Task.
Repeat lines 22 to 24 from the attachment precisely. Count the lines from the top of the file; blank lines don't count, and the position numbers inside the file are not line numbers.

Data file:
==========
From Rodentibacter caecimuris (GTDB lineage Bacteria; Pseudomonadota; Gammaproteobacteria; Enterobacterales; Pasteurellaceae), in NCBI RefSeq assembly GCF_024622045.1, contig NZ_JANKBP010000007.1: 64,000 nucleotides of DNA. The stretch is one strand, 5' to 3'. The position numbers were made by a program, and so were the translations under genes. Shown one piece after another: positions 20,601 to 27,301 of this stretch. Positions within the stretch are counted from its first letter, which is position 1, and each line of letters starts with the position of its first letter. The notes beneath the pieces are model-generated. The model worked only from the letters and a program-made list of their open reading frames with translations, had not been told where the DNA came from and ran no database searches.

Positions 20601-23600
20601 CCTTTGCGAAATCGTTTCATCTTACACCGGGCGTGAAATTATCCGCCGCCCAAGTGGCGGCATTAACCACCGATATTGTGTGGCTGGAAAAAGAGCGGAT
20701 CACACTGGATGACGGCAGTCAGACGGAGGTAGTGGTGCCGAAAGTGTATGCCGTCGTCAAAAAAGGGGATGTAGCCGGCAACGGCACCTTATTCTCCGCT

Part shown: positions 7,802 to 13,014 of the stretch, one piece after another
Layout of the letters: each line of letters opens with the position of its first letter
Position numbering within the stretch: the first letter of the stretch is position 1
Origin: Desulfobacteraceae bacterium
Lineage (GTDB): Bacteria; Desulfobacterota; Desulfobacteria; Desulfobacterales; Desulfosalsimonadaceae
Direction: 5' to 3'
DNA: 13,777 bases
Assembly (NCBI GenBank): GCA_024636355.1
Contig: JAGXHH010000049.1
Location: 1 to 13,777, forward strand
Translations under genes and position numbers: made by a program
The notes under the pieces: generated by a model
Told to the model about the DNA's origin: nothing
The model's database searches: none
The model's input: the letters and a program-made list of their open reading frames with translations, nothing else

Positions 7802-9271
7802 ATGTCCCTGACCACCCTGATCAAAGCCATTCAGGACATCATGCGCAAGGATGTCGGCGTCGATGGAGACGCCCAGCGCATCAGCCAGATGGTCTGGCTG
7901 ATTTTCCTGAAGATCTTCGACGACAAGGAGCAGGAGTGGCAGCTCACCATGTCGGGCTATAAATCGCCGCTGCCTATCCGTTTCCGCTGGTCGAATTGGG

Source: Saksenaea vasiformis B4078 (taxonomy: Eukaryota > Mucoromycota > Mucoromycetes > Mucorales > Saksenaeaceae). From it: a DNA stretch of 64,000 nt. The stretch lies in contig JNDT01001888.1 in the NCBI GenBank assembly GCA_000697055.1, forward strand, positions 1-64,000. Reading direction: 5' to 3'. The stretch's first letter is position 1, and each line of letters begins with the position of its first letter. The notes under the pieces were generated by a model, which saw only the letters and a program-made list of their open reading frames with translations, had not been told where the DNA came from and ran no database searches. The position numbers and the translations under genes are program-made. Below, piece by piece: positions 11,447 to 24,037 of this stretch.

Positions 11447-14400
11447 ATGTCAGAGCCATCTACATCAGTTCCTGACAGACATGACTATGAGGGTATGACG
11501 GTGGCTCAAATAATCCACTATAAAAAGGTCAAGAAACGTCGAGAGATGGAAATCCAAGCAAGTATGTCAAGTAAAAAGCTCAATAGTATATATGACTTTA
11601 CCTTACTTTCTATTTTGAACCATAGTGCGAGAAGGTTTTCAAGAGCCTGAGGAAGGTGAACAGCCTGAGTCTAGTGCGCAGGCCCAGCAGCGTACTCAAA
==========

7901 ATTTTCCTGAAGATCTTCGACGACAAGGAGCAGGAGTGGCAGCTCACCATGTCGGGCTATAAATCGCCGCTGCCTATCCGTTTCCGCTGGTCGAATTGGG

Source: Saksenaea vasiformis B4078 (taxonomy: Eukaryota > Mucoromycota > Mucoromycetes > Mucorales > Saksenaeaceae). From it: a DNA stretch of 64,000 nt. The stretch lies in contig JNDT01001888.1 in the NCBI GenBank assembly GCA_000697055.1, forward strand, positions 1-64,000. Reading direction: 5' to 3'. The stretch's first letter is position 1, and each line of letters begins with the position of its first letter. The notes under the pieces were generated by a model, which saw only the letters and a program-made list of their open reading frames with translations, had not been told where the DNA came from and ran no database searches. The position numbers and the translations under genes are program-made. Below, piece by piece: positions 11,447 to 24,037 of this stretch.

Positions 11447-14400